Since its implementation in 2009, the National Australian Hand Hygiene Initiative (NHHI) has seen significant, sustained improvements in hand hygiene compliance among Australian healthcare workers, and reduced risks of potentially fatal healthcare-associated Staphylococcus aureus infection, according to new research being presented at this year’s European Congress of Clinical Microbiology & Infectious Diseases (ECCMID) in Amsterdam, Netherlands, and published in The Lancet Infectious Diseases.

The incidence of S. aureus bloodstream infection in Australia

However, the national culture-change programme could be a template for similar initiatives in other countries; researchers say.”Hospital-acquired infections are a major concern for hospitals around the world and S. aureus is among the most dangerous,” says Professor Lindsay Grayson from Hand Hygiene Australia who led the research. “The risks to patients are enormous, as are the associated hospital costs. Despite robust evidence supporting improved practices for hand hygiene, securing compliance is notoriously difficult, and few national programmes have been sustained in the long-term.”

So, S. aureus is the leading Gram-positive bacterium responsible for hospital-acquired infections including endocarditis, acute pneumonia, and sepsis. S. aureus infections are; linked to poor hand hygiene compliance. However, in this study, Grayson and colleagues analysed outcomes of the NHHI in the 8 years after its implementation (Jan 2009 to June 2017). All hand hygiene compliance auditing was; done by direct observation three times a year (measured as a percentage of observed moments); and the clinical impact of the programme was; assessed by linking data on hospital-level incidence of S. aureus infection; with hospital-level hand hygiene compliance.

Association with reduced rates of staphylococcal bacteraemia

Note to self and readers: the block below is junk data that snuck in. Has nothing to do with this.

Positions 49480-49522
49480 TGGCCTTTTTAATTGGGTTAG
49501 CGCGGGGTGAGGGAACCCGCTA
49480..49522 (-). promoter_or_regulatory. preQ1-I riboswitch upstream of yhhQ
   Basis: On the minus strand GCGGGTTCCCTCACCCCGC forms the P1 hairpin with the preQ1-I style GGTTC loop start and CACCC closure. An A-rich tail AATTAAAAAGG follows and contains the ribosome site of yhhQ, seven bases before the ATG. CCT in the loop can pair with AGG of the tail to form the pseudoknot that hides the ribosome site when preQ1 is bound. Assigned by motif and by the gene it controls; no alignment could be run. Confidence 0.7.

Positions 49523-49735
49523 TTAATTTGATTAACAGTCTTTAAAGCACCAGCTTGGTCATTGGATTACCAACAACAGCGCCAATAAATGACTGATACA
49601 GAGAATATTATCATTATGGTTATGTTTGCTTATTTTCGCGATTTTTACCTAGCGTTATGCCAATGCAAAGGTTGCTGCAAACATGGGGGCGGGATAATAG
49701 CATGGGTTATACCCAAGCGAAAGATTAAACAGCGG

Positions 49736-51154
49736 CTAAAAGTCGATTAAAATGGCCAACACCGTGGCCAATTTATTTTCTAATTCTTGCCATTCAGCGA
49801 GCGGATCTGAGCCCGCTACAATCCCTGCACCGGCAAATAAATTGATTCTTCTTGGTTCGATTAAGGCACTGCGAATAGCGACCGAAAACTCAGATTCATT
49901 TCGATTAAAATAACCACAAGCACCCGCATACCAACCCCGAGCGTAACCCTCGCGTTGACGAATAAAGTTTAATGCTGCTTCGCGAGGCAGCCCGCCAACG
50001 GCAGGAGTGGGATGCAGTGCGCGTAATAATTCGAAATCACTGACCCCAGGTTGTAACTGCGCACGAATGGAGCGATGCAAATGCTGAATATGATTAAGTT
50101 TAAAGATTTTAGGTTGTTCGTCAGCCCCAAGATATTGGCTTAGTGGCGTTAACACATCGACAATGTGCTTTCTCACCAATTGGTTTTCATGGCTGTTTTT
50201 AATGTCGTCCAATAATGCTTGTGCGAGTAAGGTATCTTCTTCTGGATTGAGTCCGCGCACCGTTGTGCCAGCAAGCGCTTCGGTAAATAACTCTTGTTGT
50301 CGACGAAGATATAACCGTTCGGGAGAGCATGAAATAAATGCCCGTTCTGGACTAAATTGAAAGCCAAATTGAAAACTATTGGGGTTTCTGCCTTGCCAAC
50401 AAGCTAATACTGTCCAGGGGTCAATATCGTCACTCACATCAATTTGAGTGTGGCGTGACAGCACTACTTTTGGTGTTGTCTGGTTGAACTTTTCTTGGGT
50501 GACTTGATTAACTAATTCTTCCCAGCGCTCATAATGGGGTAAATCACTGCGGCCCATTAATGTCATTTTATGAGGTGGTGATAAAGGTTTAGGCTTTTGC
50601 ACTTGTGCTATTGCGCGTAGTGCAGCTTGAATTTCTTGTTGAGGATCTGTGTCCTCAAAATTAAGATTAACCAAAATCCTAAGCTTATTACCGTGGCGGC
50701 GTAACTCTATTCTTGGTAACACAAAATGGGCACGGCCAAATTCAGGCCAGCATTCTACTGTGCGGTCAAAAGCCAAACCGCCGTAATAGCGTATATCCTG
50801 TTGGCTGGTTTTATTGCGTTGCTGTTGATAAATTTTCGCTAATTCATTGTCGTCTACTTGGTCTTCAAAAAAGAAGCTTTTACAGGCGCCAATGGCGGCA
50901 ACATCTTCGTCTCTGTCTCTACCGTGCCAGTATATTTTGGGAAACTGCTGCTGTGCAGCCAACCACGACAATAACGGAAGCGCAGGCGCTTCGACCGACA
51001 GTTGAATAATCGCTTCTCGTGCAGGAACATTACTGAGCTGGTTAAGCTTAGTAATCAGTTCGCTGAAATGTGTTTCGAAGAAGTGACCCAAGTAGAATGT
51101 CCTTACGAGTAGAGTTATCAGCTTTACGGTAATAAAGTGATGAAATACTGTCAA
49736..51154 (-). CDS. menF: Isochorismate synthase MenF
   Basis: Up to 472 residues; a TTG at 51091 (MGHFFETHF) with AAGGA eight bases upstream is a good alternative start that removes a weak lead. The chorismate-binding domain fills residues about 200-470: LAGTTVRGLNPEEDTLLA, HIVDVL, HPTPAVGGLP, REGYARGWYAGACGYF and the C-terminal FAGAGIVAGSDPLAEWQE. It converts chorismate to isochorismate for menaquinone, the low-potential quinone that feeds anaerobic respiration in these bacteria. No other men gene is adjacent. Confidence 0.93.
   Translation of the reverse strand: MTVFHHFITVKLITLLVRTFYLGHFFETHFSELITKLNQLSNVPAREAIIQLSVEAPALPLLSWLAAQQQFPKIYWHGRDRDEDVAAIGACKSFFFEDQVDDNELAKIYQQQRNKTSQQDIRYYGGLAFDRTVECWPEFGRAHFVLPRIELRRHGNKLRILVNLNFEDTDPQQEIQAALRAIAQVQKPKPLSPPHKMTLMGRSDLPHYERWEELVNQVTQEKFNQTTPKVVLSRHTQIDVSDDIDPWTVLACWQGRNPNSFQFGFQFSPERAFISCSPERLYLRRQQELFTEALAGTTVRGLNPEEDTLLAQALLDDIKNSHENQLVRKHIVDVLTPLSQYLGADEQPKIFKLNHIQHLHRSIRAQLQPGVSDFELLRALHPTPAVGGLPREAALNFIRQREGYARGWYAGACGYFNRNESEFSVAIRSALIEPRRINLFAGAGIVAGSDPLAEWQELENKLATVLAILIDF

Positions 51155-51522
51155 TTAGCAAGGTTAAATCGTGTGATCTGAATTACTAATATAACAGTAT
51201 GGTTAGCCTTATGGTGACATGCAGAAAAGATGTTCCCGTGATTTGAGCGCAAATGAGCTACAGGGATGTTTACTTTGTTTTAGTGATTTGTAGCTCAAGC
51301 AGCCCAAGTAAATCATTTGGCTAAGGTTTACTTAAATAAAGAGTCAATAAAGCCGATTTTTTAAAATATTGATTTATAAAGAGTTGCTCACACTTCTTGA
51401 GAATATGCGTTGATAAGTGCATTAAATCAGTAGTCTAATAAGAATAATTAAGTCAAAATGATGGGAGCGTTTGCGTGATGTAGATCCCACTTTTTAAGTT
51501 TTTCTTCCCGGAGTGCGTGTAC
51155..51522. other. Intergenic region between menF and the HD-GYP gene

The researchers point out that a negative correlation between annual change in hand hygiene compliance; and annual change in S. aureus infection at the hospital level (especially for the largest hospitals); suggests that declines in S. aureus infection were not simply time dependent; but more likely associated with changes in hand hygiene compliance.”The National Australian Hand Hygiene Initiative has achieved impressive results; both in terms of improving healthcare worker hand hygiene compliance; and its association with reduced rates of healthcare-associated staphylococcal bacteraemia. Few national programmes have become successfully integrated into national health-care structures”, says Professor Grayson.

The authors note several limitations including that hand hygiene compliance reported in the NHHI; is likely to be better than average real-world compliance since some of the auditing was; done during evening or night shifts or on weekends, and healthcare workers are far more likely to comply with hand hygiene guidelines when they know they are being watched. Whilst auditors were trained to accurately record hand hygiene compliance in a busy clinical setting, the authors cannot be sure that all ‘Moments’ were captured. Finally, they note that while a strong link between improved hand hygiene compliance and declining incidence of S. aureus infection was found, other factors such as viral respiratory outbreaks or antimicrobial stewardship programmes may have had some impact.